Market neutral trading or investing is a portfolio management strategy that aims to reduce the risk of a portfolio to fluctuations in asset prices in the market of a specific asset class while achieving positive returns in the portfolio as a whole. In the stock market this is usually achieved by constructing long-short portfolios by taking long positions in some stocks and short positions in others so that the correlation of the portfolio’s returns to the return of a particular stock index such as the S&P 500 is close to zero.
Example: Pairs Trading
Pairs trading is a simple example of market neutral trading. Suppose that a trader would like to take a position in the telecom sector but would like to reduce her exposure to the overall performance of the sector because most of the stocks in the sector tend to trade together based on the idea that all of the underlying companies have exposure to the earnings growth and performance of the telecom industry. One way to achieve this would be to place a bet on the relative performance of a pair of stocks in the industry such as Verizon (VZ) and AT&T (T).
Suppose that our trader expects AT&T to outperform Verizon. She could have many reasons for making this prediction. For example, she may believe that AT&T will take market share away from Verizon because iPhones are only available on AT&T’s service and she expects many Verizon subscribers to switch to AT&T so they can use their iPhones. In this case she would take a long position in AT&T and a short position in Verizon. This pairs trade is not a riskless a position, however, far from it, but it does enable her to reduce her exposure to the aggregate performance of the telecom sector.
The risk in this position lies in the relative performance of AT&T versus Verizon. If she were to place half her money in her long AT&T position and the other half in her short Verizon position, then if AT&T outperforms Verizon, she will make money, but if Verizon winds up outperforming AT&T, then she will lose money. However, she could place different portions of her capital in each position.
Zero Beta Risk Management
A common method of risk management for market neutral portfolios is called zero beta risk management. The goal of zero beta risk management is to try and completely eliminate a portfolio’s risk with respect to the performance of a particular group of assets. In this case our investor would like to eliminate her risk with respect to the aggregate performance of the telecom sector. She can accomplish this by weighting her long and short positions such that the beta of her portfolio relative to the performance of the telecom sector is zero.
Here we speak of the beta from the Capital Assets pricing model (CAPM), which is calculated by performing a linear regression. I will not go through the details of this computation in this article, but if you are unfamiliar with CAPM, you can read about it at many places on the web, and a great place to start is the Wikipedia article (http://en.wikipedia.org/wiki/Capital_asset_pricing_model).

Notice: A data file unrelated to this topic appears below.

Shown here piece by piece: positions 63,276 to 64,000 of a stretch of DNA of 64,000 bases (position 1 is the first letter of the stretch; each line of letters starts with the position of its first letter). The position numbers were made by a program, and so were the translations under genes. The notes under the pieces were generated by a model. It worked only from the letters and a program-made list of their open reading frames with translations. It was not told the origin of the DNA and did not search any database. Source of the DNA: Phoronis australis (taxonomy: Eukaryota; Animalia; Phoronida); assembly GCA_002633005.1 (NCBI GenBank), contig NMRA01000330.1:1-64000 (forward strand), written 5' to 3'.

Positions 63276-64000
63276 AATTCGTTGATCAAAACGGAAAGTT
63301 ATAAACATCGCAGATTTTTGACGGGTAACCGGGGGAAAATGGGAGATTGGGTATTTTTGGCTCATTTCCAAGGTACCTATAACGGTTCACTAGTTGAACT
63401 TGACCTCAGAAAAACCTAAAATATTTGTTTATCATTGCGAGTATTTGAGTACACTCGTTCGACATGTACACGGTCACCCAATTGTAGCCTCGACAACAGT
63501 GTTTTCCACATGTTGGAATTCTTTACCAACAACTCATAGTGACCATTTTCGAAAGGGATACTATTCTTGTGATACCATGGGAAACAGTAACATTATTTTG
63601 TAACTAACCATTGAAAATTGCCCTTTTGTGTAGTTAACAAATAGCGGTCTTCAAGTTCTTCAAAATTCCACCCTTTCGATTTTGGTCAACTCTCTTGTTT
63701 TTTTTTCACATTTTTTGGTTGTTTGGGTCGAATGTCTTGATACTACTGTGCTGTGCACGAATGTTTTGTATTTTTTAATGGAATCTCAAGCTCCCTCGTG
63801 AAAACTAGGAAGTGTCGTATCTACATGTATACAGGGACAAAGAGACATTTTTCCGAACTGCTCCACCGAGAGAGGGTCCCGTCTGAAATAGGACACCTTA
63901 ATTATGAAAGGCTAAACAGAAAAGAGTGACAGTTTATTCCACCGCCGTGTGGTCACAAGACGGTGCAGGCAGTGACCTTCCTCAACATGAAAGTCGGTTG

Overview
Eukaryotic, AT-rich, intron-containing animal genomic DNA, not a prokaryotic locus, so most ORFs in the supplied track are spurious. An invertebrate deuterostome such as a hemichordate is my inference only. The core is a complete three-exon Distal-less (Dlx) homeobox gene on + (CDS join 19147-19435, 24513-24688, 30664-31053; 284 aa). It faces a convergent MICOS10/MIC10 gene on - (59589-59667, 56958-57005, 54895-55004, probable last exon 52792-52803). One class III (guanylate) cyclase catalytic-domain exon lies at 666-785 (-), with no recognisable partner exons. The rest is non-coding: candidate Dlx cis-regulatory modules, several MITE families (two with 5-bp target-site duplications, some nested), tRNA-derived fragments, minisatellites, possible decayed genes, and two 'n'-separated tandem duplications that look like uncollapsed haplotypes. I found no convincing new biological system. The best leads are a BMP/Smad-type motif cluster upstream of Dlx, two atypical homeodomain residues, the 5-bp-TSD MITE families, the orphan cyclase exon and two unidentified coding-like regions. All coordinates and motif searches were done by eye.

An equally dollar weighted portfolio generally does not have zero correlation to the underlying index. This is because the components of the index generally do not have the same volatilities. For example, Verizon has historically been a bit more volatile than AT&T. Thus, if the telecom sector rises sharply she is likely to lose money in an equally weighted portfolio because Verizon will rise more than AT&T because Verizon trades in a more volatile fashion.
To solve this problem she can compute the beta of each stock with respect to a telecom sector index such as the Dow Jones US Telecom Index. She will then choose the weights for each position by looking at the relative size of the betas for each stock. For example, if Verizon has a beta of 1.2 with respect to the telecom index while AT&T has a beta of 0.8, then she would place 60% of her capital in her long AT&T position and 40% of her capital in her short Verizon position. This follows from solving the set of simultaneous equations below:
WT + WVZ = 1
WTβT + WVZ βVZ = 0
where WT, WVZ, βT, βVZ are the weights for AT&T and Verizon and their corresponding betas, respectively.
This analysis can be extended to more complex portfolios consisting of more than two stocks. One important thing to consider, however, is that the betas used in this analysis are usually the historical values for the beta and not the future values. The beta of a stock is not a static value but rather, dynamic just as the stock’s price and can change wildly over time. Thus, this analysis leaves one with the problem of predicting the future values of beta. Using the historical value of beta is often a great place to start, but there is no guarantee the future beta will be close to the historical value.
Market Neutral Portfolios
A portfolio is referred to as “market neutral” with respect to an index if its beta is zero with respect to that index and such portfolios are called market neutral portfolios. Market neutral portfolios are not without risk, but they aim to eliminate risk with respect to a certain market, which in our example, is the portfolio’s risk with respect to the performance of the telecom sector as a whole.
In the hedge fund industry there is an entire group of strategies and funds that fall under the market neutral category, each of which aims to reduce risk. Pairs trading individual stocks, long short sector rotation, long short countries, and merger risk arbitrage are common examples. While not all of these funds use zero beta risk management, research indicates that they have the lowest beta of all of the major groups of hedge funds except for short funds which have a negative beta.